Printer Friendly

Mysterious radio bursts hint at heliopause.

Hurtling through space a few billion kilometers beyond Neptune and Pluto, two aging spacecraft have recorded intense bursts of radio waves that may originate from the very edge of the solar system. If verified by further analysis, the bursts will provide a new way to gauge the size of the solar system, as well as reveal the structure of the heliopause -- the proposed boundary between the solar system and interstellar space.

The radio emissions, detected by Voyagers 1 and 2, peaked in intensity in December. Their discovery marks a new era of exploration for the nearly 16-year-old probes, best known for their close-up portraits of Jupiter, Saturn, Uranus, and Neptune. Voyager 1 is now 52 astronomical units (AU) from the sun (one AU equals about 149.6 million kilometers), while Voyager 2 lags behind at 40 AU.

Since July 1992, the craft have recorded radio emissions from an unknown source whose total power exceeds 10 trillion watts. These bursts have about two to 30 times the intensity of an equally puzzling group of bursts detected by the Voyagers in 1983 and 1984, says Donald A. Gurnett of the University of Iowa in Iowa City, and may represent the most powerful radio source in the solar system. However, the bursts are too low in frequency to penetrate the solar system's sea of charged particles to reach Earth.

Gurnett, William S. Kurth of the University of Iowa, and their colleagues reported the findings in Baltimore this week at an American Geophysical Union meeting. They trace the radio emissions to events that began in May 1991. A series of large solar flares erupted then, accompanied by an explosive release of gas into the solar wind, the stream of charged particles emanating from the sun.

Three months after this explosive release, the two Voyagers and the Pioneer 10 craft recorded a sudden drop in the intensity of cosmic rays -- high-energy particles from outside the solar system. One explanation for the falloff is that the enhanced solar wind deflected the cosmic rays. The time lag between the flare activity and the cosmic-ray decline suggests that the solar wind traveled at a speed of 600 to 800 kilometers per second, compared to the 400 km/sec speed of the average solar wind, John A. Lockwood of the University of New Hampshire in Durham and William R. Webber of New Mexico State University in Las Cruces calculate in the May 1 JOURNAL OF GEOPHYSICAL RESEARCH.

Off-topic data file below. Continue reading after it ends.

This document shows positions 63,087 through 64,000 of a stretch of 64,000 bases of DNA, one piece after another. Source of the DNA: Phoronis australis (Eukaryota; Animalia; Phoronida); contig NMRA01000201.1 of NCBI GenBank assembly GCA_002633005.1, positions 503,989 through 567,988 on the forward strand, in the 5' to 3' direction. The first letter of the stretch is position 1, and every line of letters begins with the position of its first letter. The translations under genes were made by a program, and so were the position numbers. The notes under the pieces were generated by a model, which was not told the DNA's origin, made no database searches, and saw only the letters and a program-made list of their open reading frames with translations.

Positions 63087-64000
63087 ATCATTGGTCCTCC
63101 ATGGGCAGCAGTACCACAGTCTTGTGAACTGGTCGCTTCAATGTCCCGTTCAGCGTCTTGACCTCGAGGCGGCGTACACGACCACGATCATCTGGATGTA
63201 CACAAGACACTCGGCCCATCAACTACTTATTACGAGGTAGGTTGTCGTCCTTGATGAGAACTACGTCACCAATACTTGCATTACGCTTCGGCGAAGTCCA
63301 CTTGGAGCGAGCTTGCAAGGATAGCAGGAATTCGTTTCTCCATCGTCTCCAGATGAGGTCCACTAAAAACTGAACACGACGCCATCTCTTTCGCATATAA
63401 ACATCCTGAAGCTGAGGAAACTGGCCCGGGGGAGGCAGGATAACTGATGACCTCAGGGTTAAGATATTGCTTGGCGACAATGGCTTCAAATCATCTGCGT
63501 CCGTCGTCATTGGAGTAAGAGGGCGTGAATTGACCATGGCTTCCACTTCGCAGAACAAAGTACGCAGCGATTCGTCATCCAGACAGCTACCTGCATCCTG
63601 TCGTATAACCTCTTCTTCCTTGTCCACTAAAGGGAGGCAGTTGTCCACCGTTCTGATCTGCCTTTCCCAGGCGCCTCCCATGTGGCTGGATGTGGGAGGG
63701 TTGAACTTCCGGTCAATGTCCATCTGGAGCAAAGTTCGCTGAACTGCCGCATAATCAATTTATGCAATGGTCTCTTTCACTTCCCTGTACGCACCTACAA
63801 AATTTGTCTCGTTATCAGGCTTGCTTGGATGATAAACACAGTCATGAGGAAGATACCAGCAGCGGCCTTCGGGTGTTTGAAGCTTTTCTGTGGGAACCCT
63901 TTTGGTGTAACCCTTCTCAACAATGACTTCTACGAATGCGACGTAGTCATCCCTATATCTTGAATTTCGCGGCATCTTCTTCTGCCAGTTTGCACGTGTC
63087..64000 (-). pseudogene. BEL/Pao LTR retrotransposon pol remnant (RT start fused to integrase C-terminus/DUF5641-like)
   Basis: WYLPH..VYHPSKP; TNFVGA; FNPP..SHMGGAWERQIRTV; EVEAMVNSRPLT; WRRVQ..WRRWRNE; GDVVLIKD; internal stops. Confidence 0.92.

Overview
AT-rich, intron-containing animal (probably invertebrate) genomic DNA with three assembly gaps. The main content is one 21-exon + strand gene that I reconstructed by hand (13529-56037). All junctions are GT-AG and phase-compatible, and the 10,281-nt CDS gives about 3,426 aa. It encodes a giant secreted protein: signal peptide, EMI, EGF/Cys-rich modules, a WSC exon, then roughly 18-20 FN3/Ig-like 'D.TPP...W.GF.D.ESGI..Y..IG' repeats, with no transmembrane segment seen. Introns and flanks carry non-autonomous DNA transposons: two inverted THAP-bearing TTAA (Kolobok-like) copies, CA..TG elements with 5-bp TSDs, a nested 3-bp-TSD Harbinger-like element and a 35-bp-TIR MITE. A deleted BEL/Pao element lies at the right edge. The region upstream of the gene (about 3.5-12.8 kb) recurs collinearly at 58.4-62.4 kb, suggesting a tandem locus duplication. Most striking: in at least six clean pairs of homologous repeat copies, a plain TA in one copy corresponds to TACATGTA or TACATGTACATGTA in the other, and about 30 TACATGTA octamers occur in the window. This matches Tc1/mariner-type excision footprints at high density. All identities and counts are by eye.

Eventually, Gurnett suggests, the bulkier solar wind reached the heliopause. At this boundary, the solar wind must halt: Pressure from the interstellar wind equals the pressure from the solar wind. This collision created intense bursts of radio waves, some of which headed back into the solar system and were detected by the Voyagers, he speculates.

Gurnett says measurements from different orientations of the Voyagers indicate the bursts come from where the solar wind collides head-on with the interstellar wind. He adds that the emissions have gradually shifted to higher frequencies. This suggests a well-defined heliopause width, with lower-frequency radio bursts created earlier at the boundary's near, lower-density edge, and higher-frequency signals created later, when some of the solar wind penetrates deeper into the heliopause's denser parts.

Researchers a decade ago had proposed that the heliopause would lie closer to the sun, about 70 AU distant. Based on the new radio data, Gurnett places it some 100 to 160 AU from the sun. Ralph L. McNutt Jr., of Johns Hopkins University Applied Physics Laboratory in Laurel, Md., estimates the boundary may lie between 90 and 120 AU away. These new estimates are consistent with recent Hubble Space Telescope data that suggest a distance of 100 AU (SN: 5/22/93, p.326).
COPYRIGHT 1993 Science Service, Inc.
No portion of this article can be reproduced without the express written permission from the copyright holder.
Copyright 1993, Gale Group. All rights reserved. Gale Group is a Thomson Corporation Company.

Article Details
Printer friendly Cite/link Email Feedback
Title Annotation:intense radio wave bursts detected by Voyager 1 and
Author:Cowen, Ron
Publication:Science News
Date:May 29, 1993
Previous Article:Midcontinent heat may explain great quakes.
Next Article:Chlorination products linked to cancer.

Related Articles
Uranus' signature in a radio signal.
Listening for hints of the sun's heliopause.
Voyager instruments get new instructions.
Shedding more light on gamma-ray bursts.
One-man band: x-ray source plays two tunes.
Take it to the max: supernova in overdrive.
Gamma-ray bursts reveal distant galaxies.
Cosmic dawn: pinning down the origin and nature of the first stars.
Next stop, interstellar space: Voyager journeys to the edge of the solar system.
Puzzling radio blasts.

Terms of use | Copyright © 2017 Farlex, Inc. | Feedback | For webmasters